If you search our site using second Pearson skewness you'll hit quite a few posts that contain some discussion of the behavior of this measure.

It's not really any weirder than the moment skewness measures in my mind; they both sometimes do some odd things that don't match people's expectations of a skewness measure.

The usual form of $b_1$ is discussed in Wikipedia here; as it says, it's a method of moments estimator, and a natural thing to use given the population calculation in terms of standardized third moment.

If one uses $s_n$ for $s_{n-1}$ (i.e. without Bessel correction) you get the $g_1$ type you mention; either of those are what I'd call "method of moments". It's not clear to me there's much point trying to unbias the denominator since that doesn't necessarily unbias the ratio; it may make sense to do it so that the calculation matches what people might expect to do by hand.

However, there's a second (equivalent) way to define population skewness, in terms of cumulants (see the above Wikipedia link), and if for a sample skewness you used unbiased estimates of those, you get $G_1$.

[Note further that multiplying the numerator in $b_1$ by $\frac{n^2}{(n-1)(n-2)}$ unbiases it, so that can be another reason people look at that form. If one attempts to unbias both the third and second moment calculations, one obtains a slightly different factor in $n,(n-1)$ and $(n-2)$ coming out the front.]

All three of those are simply slightly different variations on third-moment skewness. In very large samples there's really no difference which you use. In smaller samples they all have slightly different biases and variance.

The forms discussed here don't exhaust the definitions of skewness (I've seen about a dozen, I think - the Wikipedia article lists quite a few, but even that doesn't cover the gamut), nor even the definitions related to third-moment skewness, of which I've seen more than the three you raise here.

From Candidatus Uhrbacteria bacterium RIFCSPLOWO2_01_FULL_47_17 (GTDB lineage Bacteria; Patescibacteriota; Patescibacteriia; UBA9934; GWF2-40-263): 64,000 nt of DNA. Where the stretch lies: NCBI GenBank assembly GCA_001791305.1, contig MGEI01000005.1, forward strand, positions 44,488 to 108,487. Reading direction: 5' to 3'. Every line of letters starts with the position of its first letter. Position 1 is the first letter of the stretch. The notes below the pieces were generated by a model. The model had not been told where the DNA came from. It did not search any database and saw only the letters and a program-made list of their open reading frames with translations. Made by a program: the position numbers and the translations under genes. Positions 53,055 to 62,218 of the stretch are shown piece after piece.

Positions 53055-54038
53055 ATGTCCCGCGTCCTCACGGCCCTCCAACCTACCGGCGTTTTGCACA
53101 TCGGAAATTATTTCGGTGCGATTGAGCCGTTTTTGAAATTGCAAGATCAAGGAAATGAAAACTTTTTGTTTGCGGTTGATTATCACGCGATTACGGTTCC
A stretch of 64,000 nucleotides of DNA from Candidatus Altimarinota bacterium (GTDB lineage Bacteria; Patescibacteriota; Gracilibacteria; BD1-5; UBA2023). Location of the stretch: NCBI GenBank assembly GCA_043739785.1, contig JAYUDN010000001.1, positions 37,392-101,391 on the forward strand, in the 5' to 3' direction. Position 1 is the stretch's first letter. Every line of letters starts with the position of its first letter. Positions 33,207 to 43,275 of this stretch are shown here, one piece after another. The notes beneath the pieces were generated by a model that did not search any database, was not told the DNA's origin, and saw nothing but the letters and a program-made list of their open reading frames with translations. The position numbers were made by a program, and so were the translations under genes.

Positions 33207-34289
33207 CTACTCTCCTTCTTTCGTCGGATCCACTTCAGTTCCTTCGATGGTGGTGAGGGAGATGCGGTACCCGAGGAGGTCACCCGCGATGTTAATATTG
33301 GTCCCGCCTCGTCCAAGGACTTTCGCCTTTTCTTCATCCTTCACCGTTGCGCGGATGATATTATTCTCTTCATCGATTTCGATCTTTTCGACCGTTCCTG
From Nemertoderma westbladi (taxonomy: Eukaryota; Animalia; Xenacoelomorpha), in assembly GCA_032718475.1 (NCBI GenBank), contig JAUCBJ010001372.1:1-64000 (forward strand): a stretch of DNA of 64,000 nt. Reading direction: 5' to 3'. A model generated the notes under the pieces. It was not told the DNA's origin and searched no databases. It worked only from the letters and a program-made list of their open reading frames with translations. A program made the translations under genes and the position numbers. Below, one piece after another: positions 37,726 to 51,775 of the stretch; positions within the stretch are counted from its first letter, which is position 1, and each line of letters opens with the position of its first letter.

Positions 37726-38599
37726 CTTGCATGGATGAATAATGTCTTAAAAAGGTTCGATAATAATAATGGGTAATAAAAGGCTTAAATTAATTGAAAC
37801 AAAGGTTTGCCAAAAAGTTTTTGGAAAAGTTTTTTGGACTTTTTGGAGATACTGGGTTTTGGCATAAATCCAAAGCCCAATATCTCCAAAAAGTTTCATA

Why are there many measures of skewness?

So (treating all those third-moment skewnesses as one for a moment) why so many different skewnesses? Partly it's because skewness as a notion is actually quite hard to pin down. It's a slippery thing you can't really pin down to a single number. As a result, all the definitions are less than adequate in some way, but nevertheless usually accord with our broad sense of what we think a skewness measure should do. People keep trying to come up with better definitions, but the old measures, like QWERTY keyboards, aren't going anywhere.

Why are there several measures of skewness based on the 3rd moment?

As for why so many third-moment skewnesses, that's simply because there's more than one way to turn a population-measure into a sample measure. We saw two routes based on moments and one based on cumulants. We could construct still more; we might for example try to get a (small-sample) unbiased measure under some distributional assumption, or a minimum-mean-square-error measure or some other such quantity.

You might find some of the posts on site relating to skewness enlightening; there are some that show examples of distributions which are not symmetric but have zero third moment skewness. There's some that show the Pearson median-skewness and the third moment skewness can have opposite signs.

Here are links to a few posts relating to skewness:

Does mean = median imply that a unimodal distribution is symmetric?

In left skewed data, what is the relationship between mean and median?

how to determine skewness from histogram with outliers?

In relation to your final question about the calculation of $b_1$:

$\sqrt{n} \cdot \frac{\sum{(x-\bar{x})^3}}{(\sum({x - \bar{x}})^2)^{3/2}}\qquad$ #from e1071::skewness source

$\frac{\sum(x - \bar{x})^3/n}{(\sum(x - \bar{x})^2/n)^{3/2}}\qquad$ #from moments and e1071 help page

The two forms are algebraically identical; the second is clearly written in the form "third moment on second moment to power $\frac32$, while the first just cancels out terms in $n$ and brings the leftovers out the front. I don't think it was done for reasons of avoiding overflow/underflow; I imagine it was done because it was thought to be a little faster. [If overflow or underflow are a concern one would probably arrange the calculations differently.]